Because the Rwandan genocide was less than twenty years ago and because many of the conditions that allowed it to flourish unchecked still abound in our world, it is vital to look at it. To see what we can learn. Shake Hands with the Devil is full of descriptions of atrocities and negligence and suffering but there is something about the following – something about the symbolism and simplicity of what happens in this incident that particularly resonates with me.
“At the roadblocks throughout Kigali, there were more youths with machetes and spears. Ten days into the genocide (a word I had yet to start using to describe what was going on around me, for reasons that still elude me: maybe simple denial that anything like the Holocaust could be happening again), most streets were vacant except for the patrols of prisoners from Kigali jails who were loading corpses into dump trucks for disposal in mass graves outside the city.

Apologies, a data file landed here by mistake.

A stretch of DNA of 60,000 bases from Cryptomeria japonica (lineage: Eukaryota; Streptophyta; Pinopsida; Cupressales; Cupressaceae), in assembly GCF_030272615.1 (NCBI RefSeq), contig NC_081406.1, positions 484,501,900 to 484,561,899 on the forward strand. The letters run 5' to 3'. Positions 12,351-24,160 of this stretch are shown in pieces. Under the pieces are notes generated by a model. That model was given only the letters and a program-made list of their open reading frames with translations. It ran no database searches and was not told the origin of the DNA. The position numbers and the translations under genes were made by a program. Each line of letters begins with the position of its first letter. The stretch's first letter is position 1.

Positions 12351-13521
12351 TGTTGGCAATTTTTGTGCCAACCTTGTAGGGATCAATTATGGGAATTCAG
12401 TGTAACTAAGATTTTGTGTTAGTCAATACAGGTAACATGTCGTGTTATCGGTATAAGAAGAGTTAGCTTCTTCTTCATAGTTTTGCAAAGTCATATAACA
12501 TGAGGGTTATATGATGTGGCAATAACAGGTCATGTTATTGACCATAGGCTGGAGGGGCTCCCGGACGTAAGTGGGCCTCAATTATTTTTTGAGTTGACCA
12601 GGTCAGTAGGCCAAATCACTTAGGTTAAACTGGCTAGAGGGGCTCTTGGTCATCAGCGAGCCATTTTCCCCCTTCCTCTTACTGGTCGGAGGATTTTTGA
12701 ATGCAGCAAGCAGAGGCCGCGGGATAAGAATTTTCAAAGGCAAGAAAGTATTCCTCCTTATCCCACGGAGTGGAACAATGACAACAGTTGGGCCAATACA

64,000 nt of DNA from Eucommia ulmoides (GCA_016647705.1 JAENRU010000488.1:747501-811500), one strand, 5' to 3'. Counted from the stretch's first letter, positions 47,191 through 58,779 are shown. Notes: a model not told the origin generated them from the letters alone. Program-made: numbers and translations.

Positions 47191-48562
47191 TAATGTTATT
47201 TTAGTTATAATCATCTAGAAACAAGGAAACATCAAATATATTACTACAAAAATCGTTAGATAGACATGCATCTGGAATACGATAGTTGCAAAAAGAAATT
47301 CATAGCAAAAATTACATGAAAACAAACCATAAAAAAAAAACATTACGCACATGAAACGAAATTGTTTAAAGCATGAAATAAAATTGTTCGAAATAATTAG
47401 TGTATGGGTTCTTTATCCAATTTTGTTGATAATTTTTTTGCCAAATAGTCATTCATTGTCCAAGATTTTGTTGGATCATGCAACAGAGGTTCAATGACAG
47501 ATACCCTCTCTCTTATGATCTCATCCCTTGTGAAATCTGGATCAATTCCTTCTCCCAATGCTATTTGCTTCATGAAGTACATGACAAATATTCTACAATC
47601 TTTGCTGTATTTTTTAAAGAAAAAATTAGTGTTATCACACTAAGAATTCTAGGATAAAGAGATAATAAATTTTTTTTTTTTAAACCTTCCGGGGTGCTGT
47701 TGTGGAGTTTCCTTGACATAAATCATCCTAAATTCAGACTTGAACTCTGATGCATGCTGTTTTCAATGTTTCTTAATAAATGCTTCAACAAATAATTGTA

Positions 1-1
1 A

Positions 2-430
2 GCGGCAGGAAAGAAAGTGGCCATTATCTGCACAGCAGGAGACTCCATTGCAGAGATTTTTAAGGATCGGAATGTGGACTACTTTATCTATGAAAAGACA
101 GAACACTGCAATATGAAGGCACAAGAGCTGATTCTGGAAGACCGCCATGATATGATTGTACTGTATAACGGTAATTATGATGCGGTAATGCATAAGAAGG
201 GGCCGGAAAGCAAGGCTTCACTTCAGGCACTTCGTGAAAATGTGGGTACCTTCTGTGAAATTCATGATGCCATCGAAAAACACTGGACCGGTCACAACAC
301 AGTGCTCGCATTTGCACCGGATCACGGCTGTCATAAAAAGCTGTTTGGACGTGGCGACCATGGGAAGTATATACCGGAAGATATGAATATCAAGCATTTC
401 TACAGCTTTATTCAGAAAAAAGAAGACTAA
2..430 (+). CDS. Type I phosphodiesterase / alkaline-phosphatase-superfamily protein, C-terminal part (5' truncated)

The memory of these trucks is indelible. Blood, dark, half-coagulated, oozed like thick paint from the back of them. One day I saw a young Hutu girl in a light dress, wearing sandals, lose her balance as she slipped on the blood beside the truck. She landed hard, and though she got up immediately it was as if someone had painted her body and her dress with a dark red oil. She became hysterical looking at it, and the more she screamed the more attention she drew. Soon we were surrounded by hundreds of people, many carrying weapons…” (1)
(1) Roméo Dallaire, Shake Hands With the Devil, pp 305-06